16 REALTOR® JULY/AUGUST 2016 REALTORMAG.REALTOR.ORG
The term “smart house” was coined in the 1980s by the National
Association of Home Builders to refer to a home with integrated
telephones, lighting, audio, and security. Such systems required
special wiring and typically cost tens of thousands of dollars.
But the concept has evolved with the proliferation of inexpensive devices that can be operated via smartphone and can make
data accessible online. Now, one real estate franchise is trying
to bring about some common understanding of what it means
to call a house a smart home.
In May, Coldwell Banker Real Estate LLC joined forces
with consumer technology news source CNet to define a
smart home as “equipped with network-connected products
. . . connected via Wi-Fi, Bluetooth, or similar protocols for
controlling, automating and optimizing functions” of the home.
Their definition stipulates that the home has internet access, a
smart security or temperature system, and at least two other
smart features, such as appliances, entertainment devices,
heating or cooling equipment, lighting, landscaping elements,
air quality monitors, or thermostats.
Danny Hertzberg works on the front lines of smart-home
living: the luxury market, where such features have moved
“from an impressive amenity to an expected element,” he says.
Hertzberg, a sales associate with Coldwell Banker Residential
Brokerage in Miami Beach, Fla., and a member of real estate
team The Jills, says his franchise’s e;ort to define a “smart
home” is an important step toward eliminating casual or misleading uses of the term.
“It’s false advertising to have a Nest [thermostat] and call it
a smart home. You can’t call the whole property a smart home
or a smart condo and just have one element,” he says. “We need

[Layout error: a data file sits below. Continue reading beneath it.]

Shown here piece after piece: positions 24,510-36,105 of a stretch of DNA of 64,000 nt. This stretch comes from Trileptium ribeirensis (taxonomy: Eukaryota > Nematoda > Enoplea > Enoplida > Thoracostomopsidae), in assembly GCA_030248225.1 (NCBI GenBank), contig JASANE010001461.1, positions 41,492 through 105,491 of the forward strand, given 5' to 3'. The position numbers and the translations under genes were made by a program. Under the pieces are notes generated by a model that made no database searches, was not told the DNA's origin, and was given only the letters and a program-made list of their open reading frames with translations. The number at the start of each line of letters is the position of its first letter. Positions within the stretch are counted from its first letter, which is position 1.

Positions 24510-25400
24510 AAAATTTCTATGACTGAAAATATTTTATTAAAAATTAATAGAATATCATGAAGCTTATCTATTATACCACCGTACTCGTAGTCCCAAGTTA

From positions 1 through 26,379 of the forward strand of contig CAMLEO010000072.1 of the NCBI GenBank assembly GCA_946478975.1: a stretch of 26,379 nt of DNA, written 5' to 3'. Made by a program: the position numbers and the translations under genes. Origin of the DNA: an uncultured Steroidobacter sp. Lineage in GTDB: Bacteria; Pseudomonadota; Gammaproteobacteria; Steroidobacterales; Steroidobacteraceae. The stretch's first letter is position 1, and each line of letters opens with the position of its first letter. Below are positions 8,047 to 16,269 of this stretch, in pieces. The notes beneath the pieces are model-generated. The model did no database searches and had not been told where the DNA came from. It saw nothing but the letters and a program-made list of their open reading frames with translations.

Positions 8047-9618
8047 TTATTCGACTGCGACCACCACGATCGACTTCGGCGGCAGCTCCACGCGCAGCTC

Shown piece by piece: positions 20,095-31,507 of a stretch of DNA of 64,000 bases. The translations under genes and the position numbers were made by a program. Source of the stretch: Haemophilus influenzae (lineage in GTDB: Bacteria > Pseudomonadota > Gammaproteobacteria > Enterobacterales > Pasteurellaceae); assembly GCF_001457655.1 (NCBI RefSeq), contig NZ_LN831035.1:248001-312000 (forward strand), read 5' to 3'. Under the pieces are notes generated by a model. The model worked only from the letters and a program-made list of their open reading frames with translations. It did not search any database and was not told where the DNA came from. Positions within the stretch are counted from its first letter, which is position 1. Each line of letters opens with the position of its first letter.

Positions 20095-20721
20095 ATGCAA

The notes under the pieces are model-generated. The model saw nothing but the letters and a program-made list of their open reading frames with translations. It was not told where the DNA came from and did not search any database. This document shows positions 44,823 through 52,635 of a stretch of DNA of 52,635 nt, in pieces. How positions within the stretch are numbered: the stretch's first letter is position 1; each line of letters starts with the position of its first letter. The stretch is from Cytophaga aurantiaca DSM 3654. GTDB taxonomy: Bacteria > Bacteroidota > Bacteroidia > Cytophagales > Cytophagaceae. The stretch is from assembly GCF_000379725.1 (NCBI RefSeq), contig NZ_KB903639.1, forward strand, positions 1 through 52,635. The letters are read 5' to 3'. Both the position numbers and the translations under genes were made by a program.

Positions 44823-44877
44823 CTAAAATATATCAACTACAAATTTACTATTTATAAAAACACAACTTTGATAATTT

a nationwide consensus on the marketing terms. Otherwise
people will be disappointed.” Or worse, they’ll feel duped.
In the high-end Miami market where Hertzberg works, he’s
noticed home owners who are thinking about listing their
homes are proactively installing smart-home systems,
believing they’ll be at a disadvantage without them.
And with builders now installing smart devices in new
construction, it’s only a matter of time before the trend
reaches older homes and lower-priced listings, with sellers
positioning these devices as points of di;erentiation. It helps
that many smart-home devices can be had for a nominal cost—a
few hundred dollars or less. Among the low-cost o;erings are
the Belkin WeMo switch, which plugs into an outlet and enables
you to control lighting through a smartphone or motion sensor;
the Amazon Echo, an interactive speaker that lets you use voice
commands to access music, news, and more; and, of course,
the Nest thermostat, which o;ers access from your phone and
promises to learn your heating and cooling preferences.
Products like Nest have built-in data sharing tools to help
potential buyers see themselves in a home, says Matt Flegal, a
spokesperson for Palo Alto, Calif.–based Nest. Buyers who are
considering a listing with a Nest thermostat, for example, can
see the current owner’s app dashboard or the monthly usage
email Nest sends to home owners. Although utility companies
now o;er online access to energy usage information, Nest
brings control and usage data together in one package. “It’s a
simple thing to do to make a house show better,” Flegal says.
When you’re vying for a listing equipped with smart-home
features, Hertzberg suggests having a discussion about
which features will convey and how those features improve
the current owners’ lifestyle. “Understand why they installed
a feature and what they love about it,” he says. For example,
maybe they always left the lights on, so smart lighting has
been a money-saving solution. Or maybe they entertain
frequently, and smart speakers have enhanced the experience.
“As good as you think you are at copywriting, the owners
sometimes have these diamonds,” Hertzberg says.
Understanding how smart technology works can make
a di;erence. Hertzberg has seen the unfortunate result of
showings where colleagues failed to learn how a system works.
“The listing agent comes into the home and doesn’t know
how to operate the system,” he says, adding that it’s a real
turno; for buyers. “Even to turn the lights on, they have to call
The best way to get to know smart-home technology?
Install it at home, Hertzberg suggests.
What’s happening in smart-home technology?
What is a smart home?